The cannabis plant has a profound influence on the human body. This one herb seems to affect every aspect of our bodies and minds. How is this possible?
How can one herb help so many different conditions? How can it provide both palliative and curative actions? How can it be so safe while offering such powerful effects?
The search to answer these questions has led scientists to the discovery of the structure of phytocannabinoids, the active molecules of the cannabis plant.
The golden age of cannabis pharmacology began in the 1960s as Dr Raphael Mechoulam and his colleagues in Israel isolated and synthesized tetrahydrocannabinol, cannabidiol, and other phytocannabinoids. In 1964, Dr Raphael Mechoulam, from the University of Jerusalem, discovered the molecule Δ9-tetra-hydro-canabinol (THC), one of the active principles of the cannabis plant. Also there is cannabidiol or CBD, among many others.
Over the past decades scientists have made significant progress in revealing how chemicals in cannabis act on the body. Scientists who study cannabis and its effects on the human body largely agree about the potential benefits it may provide.
Around 30 years went by between the discovery of cannabinoids in the ‘60s and the discovery of the molecular mechanism of action, and also Dr Raphael Mechoulam, the “grandfather of cannabinoids”, was involved in this discovery.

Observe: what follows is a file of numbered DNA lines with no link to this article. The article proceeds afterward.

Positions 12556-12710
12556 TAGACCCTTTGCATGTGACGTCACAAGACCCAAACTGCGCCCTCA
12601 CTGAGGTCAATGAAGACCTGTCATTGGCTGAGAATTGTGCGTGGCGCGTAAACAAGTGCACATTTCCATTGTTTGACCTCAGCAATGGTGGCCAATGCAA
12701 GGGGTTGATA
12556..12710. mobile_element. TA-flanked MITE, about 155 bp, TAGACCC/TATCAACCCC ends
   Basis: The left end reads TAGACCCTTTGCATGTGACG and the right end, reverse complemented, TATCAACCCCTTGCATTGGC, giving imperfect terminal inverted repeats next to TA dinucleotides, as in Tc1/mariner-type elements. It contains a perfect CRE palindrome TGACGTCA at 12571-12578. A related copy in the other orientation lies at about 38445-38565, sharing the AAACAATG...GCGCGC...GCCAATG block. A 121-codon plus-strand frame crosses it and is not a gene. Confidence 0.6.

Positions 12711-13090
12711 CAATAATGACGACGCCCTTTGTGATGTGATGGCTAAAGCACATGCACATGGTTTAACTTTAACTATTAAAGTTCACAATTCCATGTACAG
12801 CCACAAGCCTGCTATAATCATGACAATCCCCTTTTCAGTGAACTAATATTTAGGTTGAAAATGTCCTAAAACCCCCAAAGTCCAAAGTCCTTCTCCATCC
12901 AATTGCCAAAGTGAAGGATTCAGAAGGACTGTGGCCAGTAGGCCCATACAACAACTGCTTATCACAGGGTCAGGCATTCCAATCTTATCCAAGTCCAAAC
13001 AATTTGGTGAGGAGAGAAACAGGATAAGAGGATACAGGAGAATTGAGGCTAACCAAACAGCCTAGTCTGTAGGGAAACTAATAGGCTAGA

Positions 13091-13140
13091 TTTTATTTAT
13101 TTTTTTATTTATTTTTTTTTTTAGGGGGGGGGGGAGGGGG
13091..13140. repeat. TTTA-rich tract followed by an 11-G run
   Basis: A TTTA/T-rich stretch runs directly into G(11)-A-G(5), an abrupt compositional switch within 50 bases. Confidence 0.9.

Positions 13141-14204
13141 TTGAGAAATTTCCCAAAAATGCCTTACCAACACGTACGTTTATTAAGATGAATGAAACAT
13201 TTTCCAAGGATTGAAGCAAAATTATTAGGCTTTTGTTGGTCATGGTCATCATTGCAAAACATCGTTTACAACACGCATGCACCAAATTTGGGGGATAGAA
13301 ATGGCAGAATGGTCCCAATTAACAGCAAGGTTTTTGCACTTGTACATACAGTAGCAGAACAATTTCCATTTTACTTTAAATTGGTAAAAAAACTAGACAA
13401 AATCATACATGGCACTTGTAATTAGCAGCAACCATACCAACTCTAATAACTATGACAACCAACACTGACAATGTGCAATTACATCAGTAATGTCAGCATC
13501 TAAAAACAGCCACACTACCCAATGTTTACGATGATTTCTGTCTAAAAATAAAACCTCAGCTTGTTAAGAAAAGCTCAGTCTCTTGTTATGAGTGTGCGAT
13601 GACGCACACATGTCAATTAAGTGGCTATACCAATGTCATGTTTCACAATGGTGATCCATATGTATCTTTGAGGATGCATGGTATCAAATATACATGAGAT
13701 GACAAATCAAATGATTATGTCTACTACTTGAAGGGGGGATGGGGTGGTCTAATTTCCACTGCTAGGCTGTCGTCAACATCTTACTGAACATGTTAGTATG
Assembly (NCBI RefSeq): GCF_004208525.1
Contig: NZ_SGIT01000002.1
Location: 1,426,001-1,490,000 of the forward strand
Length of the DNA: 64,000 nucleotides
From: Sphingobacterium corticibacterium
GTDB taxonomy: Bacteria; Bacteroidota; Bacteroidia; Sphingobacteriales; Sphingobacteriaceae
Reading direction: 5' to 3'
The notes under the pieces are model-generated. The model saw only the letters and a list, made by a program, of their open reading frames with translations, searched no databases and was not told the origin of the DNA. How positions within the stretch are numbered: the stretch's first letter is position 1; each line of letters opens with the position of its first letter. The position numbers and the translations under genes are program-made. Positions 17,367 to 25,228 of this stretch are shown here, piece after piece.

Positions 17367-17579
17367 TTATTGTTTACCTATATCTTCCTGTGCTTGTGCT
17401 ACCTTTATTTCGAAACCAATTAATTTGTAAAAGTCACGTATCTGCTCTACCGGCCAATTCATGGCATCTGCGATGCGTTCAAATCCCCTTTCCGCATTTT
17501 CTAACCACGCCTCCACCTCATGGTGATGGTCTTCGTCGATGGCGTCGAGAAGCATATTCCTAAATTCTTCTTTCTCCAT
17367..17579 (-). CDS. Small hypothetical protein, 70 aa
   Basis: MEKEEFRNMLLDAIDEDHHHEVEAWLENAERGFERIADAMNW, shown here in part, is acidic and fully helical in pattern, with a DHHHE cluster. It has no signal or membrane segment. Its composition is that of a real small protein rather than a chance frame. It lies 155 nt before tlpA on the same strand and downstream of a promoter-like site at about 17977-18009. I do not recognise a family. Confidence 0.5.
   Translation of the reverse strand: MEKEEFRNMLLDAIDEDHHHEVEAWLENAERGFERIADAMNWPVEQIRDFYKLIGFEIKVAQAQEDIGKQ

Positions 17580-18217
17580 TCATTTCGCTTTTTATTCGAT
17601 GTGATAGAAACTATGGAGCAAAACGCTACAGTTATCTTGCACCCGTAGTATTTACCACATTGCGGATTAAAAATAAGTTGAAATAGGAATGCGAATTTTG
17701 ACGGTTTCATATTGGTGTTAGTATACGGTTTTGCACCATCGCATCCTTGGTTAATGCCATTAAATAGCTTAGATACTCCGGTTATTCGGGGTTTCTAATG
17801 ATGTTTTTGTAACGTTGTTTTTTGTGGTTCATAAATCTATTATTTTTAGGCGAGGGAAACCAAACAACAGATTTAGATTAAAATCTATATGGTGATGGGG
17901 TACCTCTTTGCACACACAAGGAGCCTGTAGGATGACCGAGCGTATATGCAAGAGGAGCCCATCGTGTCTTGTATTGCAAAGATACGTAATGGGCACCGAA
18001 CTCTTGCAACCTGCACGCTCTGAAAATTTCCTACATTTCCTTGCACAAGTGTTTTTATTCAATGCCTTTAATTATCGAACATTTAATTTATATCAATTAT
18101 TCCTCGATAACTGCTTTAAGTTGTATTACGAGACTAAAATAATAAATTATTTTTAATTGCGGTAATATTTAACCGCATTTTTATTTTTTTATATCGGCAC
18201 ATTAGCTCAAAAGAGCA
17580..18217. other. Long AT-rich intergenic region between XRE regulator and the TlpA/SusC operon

Cannabionoid receptors: In 1988, Howlett’s group established the presence of a specific cannabinoid receptor in the rat brain by using a labelled cannabinoid, followed by cloning the DNA sequence of the cannabinoid receptor type-1 (CB1R). Then, Matsuda and coworkers (1990) described a second receptor, named the cannabinoid receptor type-2 (CB2R), which then had its DNA sequence cloned by Munro and coworkers in 1993. These receptors can be activated by endogenous cannabinoids produced normally by our bodies, and likewise by external synthetic and natural molecules (exogenous cannabinoids).
Endocannabinoids: In 1992, a naturally occurring substance in the brain that binds to CB1 was discovered, called anandamide. This cannabinoid-like chemical and others that were later discovered are referred to as endocannabinoids. In 1995, 2-A, a second endocannanbionoid was discovered by Dr Raphael Mechoulam and his student Dr Shimon Ben-Shabat, establishing the existence of a cannabinoid system in the nervous and immunological systems. This previously unknown physiologic system, the endogenous cannabinoid system (ECS) is a central component of the health and healing of every human and almost every animal. In the 90’s Bill Nye taught 90’s kids about why we should be talking about cannabis a lot more.
In this century, we are finally beginning to understand the precise pharmacological mechanisms underlying the effects of cannabis and related preparations, most of which can be explained through the endocannabinoid system (ECS). As perhaps the most significant human biological scientific discovery in the last 30 years, the ECS is only now being integrated into medical school curricula.
The discovery of cannabinoid receptors also instigated a quest for selective CB1 and CB2 receptor agonists or activators, with varying degrees of success so far. This is definitely a field of future research.
Researchers at the Institute of Medicine (IOM) undertook a scientific study of cannabis, and what they learned is that the public controversy over the medical use of cannabis does not reflect scientific controversy: medicinal cannabis is not scientifically disputed.